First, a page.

Lake of Bays
Lake of Bays
|Township of Lake of Bays|
Municipal office in Dwight
|• Mayor||Terry Glover|
|• MP||Scott Aitchison|
|• MPP||Norm Miller (OPC)|
|• Land||677.91 km2 (261.74 sq mi)|
|• Density||4.7/km2 (12/sq mi)|
|Time zone||UTC-5 (EST)|
|• Summer (DST)||UTC-4 (EDT)|
|Postal code span|
P0A, P0B, P1H
|Area code(s)||705, 249|
Lake of Bays is a township municipality within the District Municipality of Muskoka, Ontario, Canada. The township, situated 193 kilometres (120 mi) north of Toronto, is named after the Lake of Bays. During the 2016 census, the township had a population of 3,167 and encompassed 677.91 square kilometres (261.74 sq mi) of land.
Located in the northeast corner of Muskoka, the Lake of Bays offers a natural landscape of forests, rocks, lakes and wetlands. It is an important cottaging, recreation and tourism destination in Ontario. Currently, the economy of the township is primarily based on tourism, recreation, and the service sector with forestry and aggregate (composite) extraction contributing as well.
The Township of Lake of Bays was established in 1971 from the former Townships of Franklin, Ridout, McLean and Sinclair/Finlayson (unorganized) as one of six area municipalities within the District of Muskoka.
In the early 20th century several grand resort hotels opened on the lake, among them the Wawa (built in 1908 and destroyed by fire in 1923) and the Bigwin Inn, a resort that operated on Bigwin Island from 1920 until the late 1960s. These hotels were sought after destinations for many rich and famous individuals and groups at the time, including Hollywood stars like Clark Gable, writers like Ernest Hemingway and, during the Second World War, the Dutch royal family.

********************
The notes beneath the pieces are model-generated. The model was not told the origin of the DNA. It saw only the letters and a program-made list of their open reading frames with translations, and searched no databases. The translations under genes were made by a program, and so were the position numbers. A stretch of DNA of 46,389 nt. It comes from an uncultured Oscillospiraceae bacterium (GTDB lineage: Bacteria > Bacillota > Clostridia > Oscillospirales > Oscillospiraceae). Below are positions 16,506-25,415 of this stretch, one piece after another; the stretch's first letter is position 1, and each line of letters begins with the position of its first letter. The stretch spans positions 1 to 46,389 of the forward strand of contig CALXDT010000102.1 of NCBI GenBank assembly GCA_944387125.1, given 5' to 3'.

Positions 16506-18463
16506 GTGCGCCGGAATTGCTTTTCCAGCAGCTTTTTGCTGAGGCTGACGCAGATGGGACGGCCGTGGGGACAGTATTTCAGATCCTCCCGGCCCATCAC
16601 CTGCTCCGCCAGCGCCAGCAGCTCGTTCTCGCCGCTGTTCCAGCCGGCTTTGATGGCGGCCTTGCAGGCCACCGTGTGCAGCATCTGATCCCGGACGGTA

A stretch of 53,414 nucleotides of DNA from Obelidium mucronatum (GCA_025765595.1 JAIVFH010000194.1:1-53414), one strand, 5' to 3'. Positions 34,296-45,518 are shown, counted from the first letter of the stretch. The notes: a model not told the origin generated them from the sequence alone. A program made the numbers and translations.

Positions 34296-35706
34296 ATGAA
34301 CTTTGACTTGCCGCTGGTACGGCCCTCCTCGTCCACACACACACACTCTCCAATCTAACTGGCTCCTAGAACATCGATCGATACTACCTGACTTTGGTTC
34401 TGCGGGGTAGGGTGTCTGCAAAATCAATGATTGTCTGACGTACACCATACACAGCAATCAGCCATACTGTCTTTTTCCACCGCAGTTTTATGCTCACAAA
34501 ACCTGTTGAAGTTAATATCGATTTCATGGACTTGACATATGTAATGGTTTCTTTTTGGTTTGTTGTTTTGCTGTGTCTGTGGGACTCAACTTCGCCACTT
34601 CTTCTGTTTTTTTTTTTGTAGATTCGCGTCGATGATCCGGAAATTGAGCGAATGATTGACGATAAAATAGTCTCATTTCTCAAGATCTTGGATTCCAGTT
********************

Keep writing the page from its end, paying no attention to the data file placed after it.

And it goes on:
The township was once home to the smallest commercial railway line in the world called the Portage Railway. Between 1904 and 1958 it ferried passengers between North Portage on Peninsula Lake to South Portage on Lake of Bays, a distance of 2 km. The train, named the Portage Flyer, was discontinued in 1958 and was relocated to an amusement park near St. Thomas, Ontario, until 1984. Much of the original components have since been repatriated and continue to operate on the grounds of Muskoka Heritage Place near Huntsville.
The township includes the communities of Baysville, Bigwin, Birkendale, Bona Vista, Bondi Village, Britannia, Brooks Mills, Browns Brae, Dorset, Dwight, Fox Point, Glenmount, Grandview, Grassmere, Grove Park, Hillside, Limberlost Lodge, Lumina, Maple Ridge, Millar Hill (ghost town), Nith Grove, North Portage, Norway Point, Port Cunnington, Sea Breeze, South Portage and Wahawin.
A small community developed on the subdivided landholdings of a sawmill built by William Brown in the 1870s. The economic development of Baysville was enabled by good road and steamboat connections. Baysville developed into a popular region for vacationers and sportsmen.
Local bodies of water
|Canada census – Lake of Bays community profile|
|Population:||3,167 (-9.7% from 2011)||3,506 (-1.8% from 2006)||3,570 (+23.1% from 2001)|
|Land area:||677.91 km2 (261.74 sq mi)||677.58 km2 (261.62 sq mi)||671.46 km2 (259.25 sq mi)|
|Population density:||4.7/km2 (12/sq mi)||5.2/km2 (13/sq mi)||5.3/km2 (14/sq mi)|
|Median age:||57.5 (M: 57.2, F: 57.7)||50.7 (M: 50.3, F: 51.0)|
|Total private dwellings:||4,388||4,850||4,338|
|Median household income:||$69,888||$54,821|
|References: 2016 2011 2006 earlier|
In 1963 the former Dorset Fire Tower was shown in the opening credits of the old CBC TV show The Forest Rangers. The tower can also be seen in the 1999 Canadian documentary Over Canada: An Aerial Adventure.
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